Quarterly Market Update
Oil and the Musandam Peninsula
The Strait of Hormuz with its calm waters swimming in dolphins is probably the world’s most important oil chokepoint – almost 17 million barrels per day move through the Strait. Bypassing this deceptively peaceful body of water, should the situation with Iran escalate to the point where the Strait will be closed down, could add an additional cost for transportation.
Before you read ahead, look at this picture and try to guess where it was taken? Gibraltar? Greece? Cyprus? Or maybe the Strait of Hormuz?
If you picked the last location, congratulations! You should probably join a geographical mapping service! Indeed, it is hard to imagine that the calm waters of the Strait, depicted here, where dolphins swim gladly following a few Omani dhows, is the recent cause of such controversy, fear and speculation. Before we delve into the core of the issue, as it relates to oil prices1, a little context may be useful.
The Strait of Hormuz (shown circled on the inset map) is located between Oman and Iran. It connects the Persian Gulf with the Gulf of Oman and the Arabian Sea.
Geographically, The Musandam Peninsula, an exclave of Oman, juts into the Strait of Hormuz. It has an estimated population of less than 30,000 people, of which around 18,000 live in the capital, Khasab. Its location gives Oman partial control, shared with Iran, of the strategic Strait. Khasab is located 310 miles from Oman’s Capital Muscat, and is dubbed the “Norway of Arabia” due to the long fjords that make up the rocky coast. The Portuguese built Khasab at the beginning of the 17th century at the considered height of their naval presence in the region.
Along the coast of Musandam, various small villages (some no bigger than 10 houses) live mainly from the sea; the Omani Government has made a lot of investments to bring in electricity, fresh water and transportation (with a high speed ferry from Muscat).
The Strait of Hormuz is probably the world’s most important oil chokepoint due to its daily oil flow of almost 17 million barrels per day (bbl/d) in 2011, up from between 15.5-16.0 million bbl/d in 2009- 2010. Flows through the Strait in 2011 were roughly 35% of all seaborne traded oil, or almost 20% of oil traded worldwide.2 At its narrowest, the Strait is 39 kilometers wide (approximately 24 miles).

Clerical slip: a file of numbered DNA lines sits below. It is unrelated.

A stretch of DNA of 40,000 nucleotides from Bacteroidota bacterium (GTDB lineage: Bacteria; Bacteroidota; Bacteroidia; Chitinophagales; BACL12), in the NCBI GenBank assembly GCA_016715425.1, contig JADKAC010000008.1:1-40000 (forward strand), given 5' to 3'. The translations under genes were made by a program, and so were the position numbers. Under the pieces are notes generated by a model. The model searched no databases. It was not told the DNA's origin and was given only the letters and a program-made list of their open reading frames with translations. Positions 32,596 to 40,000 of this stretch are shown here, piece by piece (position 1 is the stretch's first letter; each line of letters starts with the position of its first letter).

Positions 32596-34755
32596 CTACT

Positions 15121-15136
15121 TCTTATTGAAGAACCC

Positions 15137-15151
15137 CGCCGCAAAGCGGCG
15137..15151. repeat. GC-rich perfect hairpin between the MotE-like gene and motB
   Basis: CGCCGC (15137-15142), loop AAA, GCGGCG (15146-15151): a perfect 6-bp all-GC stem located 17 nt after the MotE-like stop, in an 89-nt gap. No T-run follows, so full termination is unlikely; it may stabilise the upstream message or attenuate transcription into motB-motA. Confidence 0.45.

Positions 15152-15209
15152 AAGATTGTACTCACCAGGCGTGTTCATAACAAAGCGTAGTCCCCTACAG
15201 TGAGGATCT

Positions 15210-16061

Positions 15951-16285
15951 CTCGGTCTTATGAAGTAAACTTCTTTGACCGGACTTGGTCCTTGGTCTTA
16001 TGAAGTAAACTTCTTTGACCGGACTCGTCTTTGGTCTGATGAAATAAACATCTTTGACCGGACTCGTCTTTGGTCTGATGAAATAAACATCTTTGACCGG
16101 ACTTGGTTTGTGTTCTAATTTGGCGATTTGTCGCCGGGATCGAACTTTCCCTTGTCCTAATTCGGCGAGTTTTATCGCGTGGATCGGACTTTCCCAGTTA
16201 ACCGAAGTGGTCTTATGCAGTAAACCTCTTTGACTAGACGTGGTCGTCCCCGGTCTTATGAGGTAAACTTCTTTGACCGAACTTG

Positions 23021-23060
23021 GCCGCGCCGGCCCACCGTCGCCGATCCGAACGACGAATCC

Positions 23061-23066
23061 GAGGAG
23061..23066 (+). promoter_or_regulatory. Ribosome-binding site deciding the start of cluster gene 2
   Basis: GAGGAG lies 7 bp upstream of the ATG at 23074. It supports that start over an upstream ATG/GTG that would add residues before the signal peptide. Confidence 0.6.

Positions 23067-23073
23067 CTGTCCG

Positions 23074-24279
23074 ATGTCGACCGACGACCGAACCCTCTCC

The village of Maqlab at the bottom of the rock cliffs of the Musandam Peninsula.
Over the last few years, following a major drop in 2008/2009, oil prices have increased substantially, so that the 2012 average so far of US$102.75 per barrel (as of March 25, 2012) is higher than the average of 2008 (US$99.75 per barrel) (see graphs below).
According to experts interviewed in the regions3, the present price of Brent oil probably has a US$20 to US$30 per barrel of geopolitical premium included in it. They do not believe that the tensions with Iran will escalate to the point where the Strait would be closed down. Bypassing the Strait of Hormuz could imply an additional cost for transportation. This would of course generate a dramatic pressure to the world economy, akin to what happened in 2008. As per the US Energy Information Administration, “several alternatives are potentially available to move oil from the Persian Gulf region without transiting Hormuz, but they are limited in capacity, in many cases are not currently operating or operable, and generally engender higher transport costs and logistical challenges”. In the US, a persistent 10 per cent rise in crude oil prices tends to reduce the growth rate of real GDP by an average of 0.2pp in the subsequent two years, that is, lowers the level of real GDP by 0.2% and 0.4% after one and two years respectively. As of March 25th, 2012, the price of WTI has already increased more than 8% since the closing of 20114.
According to Brad Bourland, chief economist and managing director of proprietary investment at Riyadh-based Jadwa Investment5: “Above $100 a barrel, you start to get demand destruction”.
For your reference, the following statistics (of World Energy, June 2011 – www.bp.com/statisticalreview) of global supply and demand are included hereafter6. They reflect the tightness in supply/demand of the oil market, overall.
1This article focuses on crude oil without reference to natural gas or other energy related commodities
2US Energy Information Administration www.eia.gov
3Schrodes Investment and Franklin Templeton Investments
4Goldman Sachs Global Economics, Commodities and Strategy Research: Global Economics Weekly February 29, 1012
5Global Finance; www.gfmag.com/archives
6Extracts from BP Statistical Review of World Energy, June 2011–www.bp.com/statisticalreview
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